"You're assuming that you will continue to own the car. You won't. Why would you? If you pay a simple subscription service of $5 a month, you get an app that can summon a self-driving car to shuttle you around wherever you want to go."

You'd want it to get to work. Do you really think some beneficent organisation is going to invest in a vast fleet that gets used a few times a day at rush hour & then stays idle? For $5/month? The private motorist has to fill the gaps beyond the investment public transport makes at present. Why would this change, other than not having any work to go to?

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Re: Insurance

"Do you really think some beneficent organisation is going to invest in a vast fleet that gets used a few times a day at rush hour & then stays idle?"

They already do. They're called 'taxi companies'. Presently they have drivers, who are the really expensive bit. Without them, it's much cheaper - and they don't need to stay idle outside of rush hour. Many companies would benefit a great deal from being able to ferry staff and goods around on the cheap during the day, without having to keep their own fleet of vehicles; being able to take non-driving expert staff places for a low subscription cost would be a more or less automatic purchase in the same way that Exchange 365 is becoming how email is done in the enterprise.

Think in terms of scale. If you're running a self-driving car sub service for Manhatten, you have a potential customer base of 7 million people and a couple of hundred thousand businesses. That's a yearly turnover of half a billion. You can pretty much afford to have tens of thousands of cars at that price. Sure, maybe you'll have some car pooling at peak times; that's not a bad thing and reduces congestion all round.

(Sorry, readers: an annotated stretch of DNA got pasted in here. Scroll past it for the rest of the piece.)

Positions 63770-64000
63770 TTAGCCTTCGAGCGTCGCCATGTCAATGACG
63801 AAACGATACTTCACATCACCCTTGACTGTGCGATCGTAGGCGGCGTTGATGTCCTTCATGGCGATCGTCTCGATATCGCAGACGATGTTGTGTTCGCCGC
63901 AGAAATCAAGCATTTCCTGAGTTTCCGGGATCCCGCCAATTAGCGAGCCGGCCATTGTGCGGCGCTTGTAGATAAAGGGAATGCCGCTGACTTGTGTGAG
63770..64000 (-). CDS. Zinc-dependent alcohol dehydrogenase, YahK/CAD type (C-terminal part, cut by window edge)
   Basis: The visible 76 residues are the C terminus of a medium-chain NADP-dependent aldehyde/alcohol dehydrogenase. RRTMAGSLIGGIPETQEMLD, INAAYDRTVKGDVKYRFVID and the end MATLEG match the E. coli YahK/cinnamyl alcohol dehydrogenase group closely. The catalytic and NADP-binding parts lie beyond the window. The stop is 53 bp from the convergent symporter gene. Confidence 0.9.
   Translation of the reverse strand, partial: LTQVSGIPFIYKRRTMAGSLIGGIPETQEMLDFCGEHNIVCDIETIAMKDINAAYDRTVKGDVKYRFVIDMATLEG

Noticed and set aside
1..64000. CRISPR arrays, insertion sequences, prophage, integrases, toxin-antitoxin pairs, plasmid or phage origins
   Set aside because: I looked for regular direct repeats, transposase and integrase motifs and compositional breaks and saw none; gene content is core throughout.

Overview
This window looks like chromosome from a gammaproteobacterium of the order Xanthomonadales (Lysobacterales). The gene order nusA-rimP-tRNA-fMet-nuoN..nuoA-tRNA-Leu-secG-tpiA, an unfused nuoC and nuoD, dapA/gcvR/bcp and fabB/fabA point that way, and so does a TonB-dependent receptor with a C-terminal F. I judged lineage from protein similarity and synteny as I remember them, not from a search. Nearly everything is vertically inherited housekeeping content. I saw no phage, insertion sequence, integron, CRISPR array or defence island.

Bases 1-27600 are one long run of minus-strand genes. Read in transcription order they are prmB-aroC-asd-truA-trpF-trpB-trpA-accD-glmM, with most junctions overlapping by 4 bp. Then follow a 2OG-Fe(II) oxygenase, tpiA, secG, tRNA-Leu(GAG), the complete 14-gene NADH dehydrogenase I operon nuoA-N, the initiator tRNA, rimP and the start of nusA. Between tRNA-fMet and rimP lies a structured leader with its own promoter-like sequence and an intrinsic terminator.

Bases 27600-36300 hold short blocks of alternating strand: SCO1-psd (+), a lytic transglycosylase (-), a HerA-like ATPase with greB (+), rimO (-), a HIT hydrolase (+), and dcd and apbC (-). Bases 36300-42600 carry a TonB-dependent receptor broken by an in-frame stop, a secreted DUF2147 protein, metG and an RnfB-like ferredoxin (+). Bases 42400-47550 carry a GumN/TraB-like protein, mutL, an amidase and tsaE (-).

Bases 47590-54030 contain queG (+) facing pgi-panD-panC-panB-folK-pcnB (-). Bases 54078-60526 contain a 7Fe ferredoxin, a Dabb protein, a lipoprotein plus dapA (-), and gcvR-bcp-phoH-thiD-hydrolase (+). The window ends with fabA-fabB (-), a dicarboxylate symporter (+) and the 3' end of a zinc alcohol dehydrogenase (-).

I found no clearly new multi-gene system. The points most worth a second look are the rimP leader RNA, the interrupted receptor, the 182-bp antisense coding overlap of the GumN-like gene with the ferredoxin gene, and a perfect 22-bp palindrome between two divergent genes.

Either way, if you can offer car access when required for cheaper than the running costs of having a non-self-driving car, it's not an outlandish idea.

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Re: Insurance

There'll be both. For some people, using an on-call service will be ideal. But a major reason to want to own your own car is that you don't only use it to transport yourself; you also keep a load of crap in it: tools, child seats, portable DVD players for long journeys, books, blinds stuck on the windows, phone chargers, emergency biscuits.... Yes, I'm a parent.

Even without kids, people make a mess of their cars. Being obliged to leave a hired car pristine could be a hell of an imposition if you're hiring them four times a day. Hire companies currently clean cars between customers, but their customers are hiring by the day. How will that work when they hire by the minute?

More generally, talk to drivers about their cars and it quickly becomes clear that it's not just about getting from A to B. People really care what their car looks like, what colour it is, how rounded the corners are, whether it has a stripe down the side, etc. That's not about to change. Not for everyone.

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Re: Insurance

"Hire companies currently clean cars between customers, but their customers are hiring by the day. How will that work when they hire by the minute?"